Wednesday, September 23, 2009

Scales of Justice

One morning last winter, our morning news reported a man dead after a train hit a car on the railroad tracks in the wee hours of the morning in a nearby town. At first blush, that sounded unfortunate but not out of the realm of sad but ordinary. As details emerged, it became clear that it was anything but ordinary. The car was down the tracks away from the crossing. More details--the train was only going 25 miles per hour and the man in the car had died from injuries unrelated to the train crash. Oh dear, this began to sound grisley--more like Law & Order than the bucolic life in the mountains.

A young man was arrested on circumstantial evidence.

One of my friends took the case as the defense attorney and yesterday the young man was acquitted after a week long trial.

There are lots of feelings in the community when something like that happens and I would not presume to characterize or minimize all of the emotions, but I am very proud of my friend. He protected his client and he protected the Constitution and he held the State to its burden of proof.

12 comments:

Steve said...

Yep, that's pretty neat. Was he Public Defender or regular defense attorney? I keep hearing about how overwhelmed/underfunded the PDs are here in Virginia

Beth said...

He was court-appointed. We don't have a public defenders office in Maine so private attorneys agree to take indigency cases at the court-appointed rate. In western Maine, all of us take court-appointed cases and in my experience the representation is exactly that same as that received by paying clients. There aren't very many attorneys practicing out here in the willywacks but we all take our responsibilities seriously.

Nan said...

I wonder if they will find out what really happened. Is anyone doing further investigation?

Beth said...

Nan, I don't know what the state police will do. I hope that they will keep investigating. It is disquieting to have violence happen in such a beautiful spot.

Jayne said...

It's why our system is designed the way it is. If, after hearing all the evidence, there is enough doubt, then it's not right to convict someone to prison. I do hope upon further investigation, they can sort out what happened.

Carey's Corner said...

Was justice served? Based on the limited details given, I would have reservations. Maybe it's because of my law enforcement background and my work with crime victims. I don't think anyone warrants praise in this unfortunate tradegy. It does appear the young man had competent counsel. I hope all is well with the family.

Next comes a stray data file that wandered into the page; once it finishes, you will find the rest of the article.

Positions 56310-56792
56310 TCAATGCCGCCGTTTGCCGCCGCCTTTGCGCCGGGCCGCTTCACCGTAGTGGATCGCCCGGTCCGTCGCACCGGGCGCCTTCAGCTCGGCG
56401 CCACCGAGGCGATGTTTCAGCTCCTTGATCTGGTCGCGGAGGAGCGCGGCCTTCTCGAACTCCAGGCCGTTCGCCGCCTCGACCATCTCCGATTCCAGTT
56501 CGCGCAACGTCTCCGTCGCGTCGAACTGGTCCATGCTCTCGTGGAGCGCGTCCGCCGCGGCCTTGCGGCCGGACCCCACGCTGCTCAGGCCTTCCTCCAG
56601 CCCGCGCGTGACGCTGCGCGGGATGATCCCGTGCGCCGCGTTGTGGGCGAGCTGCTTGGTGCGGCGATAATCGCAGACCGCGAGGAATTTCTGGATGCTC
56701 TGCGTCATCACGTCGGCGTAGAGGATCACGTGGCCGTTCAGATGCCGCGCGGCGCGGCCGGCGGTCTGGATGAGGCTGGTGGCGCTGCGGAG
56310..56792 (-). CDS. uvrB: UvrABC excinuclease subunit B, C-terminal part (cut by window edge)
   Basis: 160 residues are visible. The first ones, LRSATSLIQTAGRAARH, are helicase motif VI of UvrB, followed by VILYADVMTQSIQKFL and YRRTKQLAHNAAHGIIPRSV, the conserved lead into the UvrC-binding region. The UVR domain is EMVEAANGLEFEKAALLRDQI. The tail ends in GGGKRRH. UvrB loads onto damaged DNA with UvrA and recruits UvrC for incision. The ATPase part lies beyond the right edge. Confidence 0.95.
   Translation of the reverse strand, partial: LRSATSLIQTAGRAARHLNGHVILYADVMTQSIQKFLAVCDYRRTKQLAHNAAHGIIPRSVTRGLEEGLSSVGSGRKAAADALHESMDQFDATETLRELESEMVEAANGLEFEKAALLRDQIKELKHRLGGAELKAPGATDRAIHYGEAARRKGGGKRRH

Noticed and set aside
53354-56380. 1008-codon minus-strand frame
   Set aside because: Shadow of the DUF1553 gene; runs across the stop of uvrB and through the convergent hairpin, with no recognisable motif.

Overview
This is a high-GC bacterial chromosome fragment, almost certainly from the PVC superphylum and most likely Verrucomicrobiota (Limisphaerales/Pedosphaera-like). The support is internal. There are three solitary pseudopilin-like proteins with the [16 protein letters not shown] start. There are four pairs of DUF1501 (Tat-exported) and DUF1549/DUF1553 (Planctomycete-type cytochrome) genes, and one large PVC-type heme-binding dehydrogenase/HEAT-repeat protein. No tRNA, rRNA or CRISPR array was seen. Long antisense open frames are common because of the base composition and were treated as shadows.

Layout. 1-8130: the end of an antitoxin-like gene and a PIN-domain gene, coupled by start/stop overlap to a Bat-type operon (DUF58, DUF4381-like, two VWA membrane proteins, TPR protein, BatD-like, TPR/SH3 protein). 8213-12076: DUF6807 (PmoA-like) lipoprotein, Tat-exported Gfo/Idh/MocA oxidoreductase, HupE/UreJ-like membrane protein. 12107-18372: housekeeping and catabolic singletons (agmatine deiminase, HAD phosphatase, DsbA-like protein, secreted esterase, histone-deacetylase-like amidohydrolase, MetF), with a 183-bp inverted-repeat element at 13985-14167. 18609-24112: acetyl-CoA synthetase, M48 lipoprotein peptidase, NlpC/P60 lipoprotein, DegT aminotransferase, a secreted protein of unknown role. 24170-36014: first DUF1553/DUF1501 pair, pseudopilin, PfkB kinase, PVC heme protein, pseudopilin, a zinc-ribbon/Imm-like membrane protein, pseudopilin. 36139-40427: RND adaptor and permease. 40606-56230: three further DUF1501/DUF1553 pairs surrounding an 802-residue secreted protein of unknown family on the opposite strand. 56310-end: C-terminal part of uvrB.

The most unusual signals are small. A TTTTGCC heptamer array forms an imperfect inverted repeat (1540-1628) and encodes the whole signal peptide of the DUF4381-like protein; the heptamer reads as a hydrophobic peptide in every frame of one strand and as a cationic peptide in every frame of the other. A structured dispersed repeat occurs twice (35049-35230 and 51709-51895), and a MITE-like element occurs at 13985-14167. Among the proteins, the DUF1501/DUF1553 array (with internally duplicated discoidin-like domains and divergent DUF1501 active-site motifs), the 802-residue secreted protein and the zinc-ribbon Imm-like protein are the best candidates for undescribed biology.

KGMom said...

What to say--of course, serving the constitution and the client is important.
But your tale is tantalizing in the sparse details. Why down the railroad track? Death not due to crash? How did the victim die? What circumstantial evidence?
You can see I am one of those folk who has to understand before I can process.

Beth said...

I purposely didn't get into the merits of the case because I wasn't on the jury and don't really know what they heard and how they assessed the evidence. My point was only that each piece of the cog did its job including my friend who was acting in the role of oft criticized and underpaid court-appointed counsel.

Talitha said...

I get it. Good job for him. The balance is key to justice.

Nan said...

Beth, I meant to ask if you've been following the six year old death of the boy in Lincoln. Sorry such long addresses. I haven't mastered the link thing yet in comments.

http://www.doj.nh.gov/publications/nreleases2009/072309.html

http://www.capecodonline.com/apps/pbcs.dll/article?AID=/20090914/NEWS/909140302

and the most disturbing of all (and I could get only the cached version -something happened to some pages of the newspaper):

http://74.125.113.132/search?q=cache:bGi9CguF_IoJ:www.capecodonline.com/apps/pbcs.dll/article%3FAID%3D/20090920/NEWS/909209983+/search%3Fhl%3Den%26safe%3Dactive%26q%3D%2Bsite:www.capecodonline.com%2Blincoln%2Bnh%2Bpatric%2Bmccarthy%2B2003%2Bdeath&cd=1&hl=en&ct=clnk&gl=us

Nan said...

and I see that the addresses didn't come through. If you are interested you could type this into google:
lincoln nh patric mccarthy 2003 death

KGMom said...

Beth--I for one really appreciate attorneys who defend people. I briefly considered going to law school, a bit later in my life, and had I--I wanted to do public defender work.
I have served on jury duty about 6 different times--I keep getting called, and I ALWAYS agree. I figure a jury of your peers should be that. That said, it is frustrating being on a jury because you know you ONLY hear what either side wants you to hear. So, things are sometimes left vague. I think juries should be able to ask questions. Might be a bit too confusing, however.